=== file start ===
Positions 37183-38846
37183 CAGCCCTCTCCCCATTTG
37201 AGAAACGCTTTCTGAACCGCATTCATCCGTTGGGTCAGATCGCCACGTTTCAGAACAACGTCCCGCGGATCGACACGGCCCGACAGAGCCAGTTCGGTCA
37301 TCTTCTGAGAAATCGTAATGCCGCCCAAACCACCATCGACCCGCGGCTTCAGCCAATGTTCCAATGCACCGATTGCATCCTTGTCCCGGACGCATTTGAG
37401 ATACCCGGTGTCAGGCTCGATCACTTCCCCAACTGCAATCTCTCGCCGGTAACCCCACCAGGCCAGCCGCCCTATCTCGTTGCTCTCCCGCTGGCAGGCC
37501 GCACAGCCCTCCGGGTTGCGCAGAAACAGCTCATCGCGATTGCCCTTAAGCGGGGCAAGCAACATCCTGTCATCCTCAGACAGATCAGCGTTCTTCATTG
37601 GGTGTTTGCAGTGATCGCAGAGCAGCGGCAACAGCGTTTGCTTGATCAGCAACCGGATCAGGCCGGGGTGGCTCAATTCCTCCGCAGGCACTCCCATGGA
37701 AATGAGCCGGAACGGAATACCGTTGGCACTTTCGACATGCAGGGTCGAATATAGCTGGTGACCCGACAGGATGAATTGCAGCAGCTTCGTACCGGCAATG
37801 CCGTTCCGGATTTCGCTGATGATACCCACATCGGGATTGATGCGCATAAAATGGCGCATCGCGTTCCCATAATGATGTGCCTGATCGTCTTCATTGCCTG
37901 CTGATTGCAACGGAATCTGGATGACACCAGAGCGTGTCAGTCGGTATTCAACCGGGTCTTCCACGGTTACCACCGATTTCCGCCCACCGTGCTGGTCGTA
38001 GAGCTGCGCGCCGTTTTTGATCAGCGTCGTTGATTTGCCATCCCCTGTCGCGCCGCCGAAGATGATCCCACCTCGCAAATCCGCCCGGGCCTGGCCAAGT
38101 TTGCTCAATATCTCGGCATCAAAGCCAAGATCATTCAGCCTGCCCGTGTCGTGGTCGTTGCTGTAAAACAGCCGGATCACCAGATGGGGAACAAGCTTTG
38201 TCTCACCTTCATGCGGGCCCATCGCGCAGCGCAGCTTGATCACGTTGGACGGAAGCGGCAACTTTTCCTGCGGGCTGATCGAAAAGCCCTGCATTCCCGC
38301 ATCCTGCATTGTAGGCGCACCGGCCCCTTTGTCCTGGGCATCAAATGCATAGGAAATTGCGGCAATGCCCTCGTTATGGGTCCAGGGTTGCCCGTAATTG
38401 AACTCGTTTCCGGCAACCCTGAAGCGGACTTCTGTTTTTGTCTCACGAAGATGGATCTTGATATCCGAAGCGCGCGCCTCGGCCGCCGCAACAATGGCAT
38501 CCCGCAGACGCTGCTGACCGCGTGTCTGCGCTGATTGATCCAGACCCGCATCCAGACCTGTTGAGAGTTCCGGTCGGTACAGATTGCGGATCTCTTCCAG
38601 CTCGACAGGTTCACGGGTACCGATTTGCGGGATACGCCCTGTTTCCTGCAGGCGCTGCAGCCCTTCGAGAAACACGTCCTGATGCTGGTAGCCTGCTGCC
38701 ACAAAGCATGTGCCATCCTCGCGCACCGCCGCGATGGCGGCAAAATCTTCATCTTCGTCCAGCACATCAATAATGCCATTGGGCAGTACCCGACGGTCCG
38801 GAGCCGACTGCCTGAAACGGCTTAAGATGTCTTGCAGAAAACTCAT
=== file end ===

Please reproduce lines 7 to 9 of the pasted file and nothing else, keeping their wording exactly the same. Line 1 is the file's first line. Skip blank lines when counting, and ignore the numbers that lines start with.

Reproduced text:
37601 GGTGTTTGCAGTGATCGCAGAGCAGCGGCAACAGCGTTTGCTTGATCAGCAACCGGATCAGGCCGGGGTGGCTCAATTCCTCCGCAGGCACTCCCATGGA
37701 AATGAGCCGGAACGGAATACCGTTGGCACTTTCGACATGCAGGGTCGAATATAGCTGGTGACCCGACAGGATGAATTGCAGCAGCTTCGTACCGGCAATG
37801 CCGTTCCGGATTTCGCTGATGATACCCACATCGGGATTGATGCGCATAAAATGGCGCATCGCGTTCCCATAATGATGTGCCTGATCGTCTTCATTGCCTG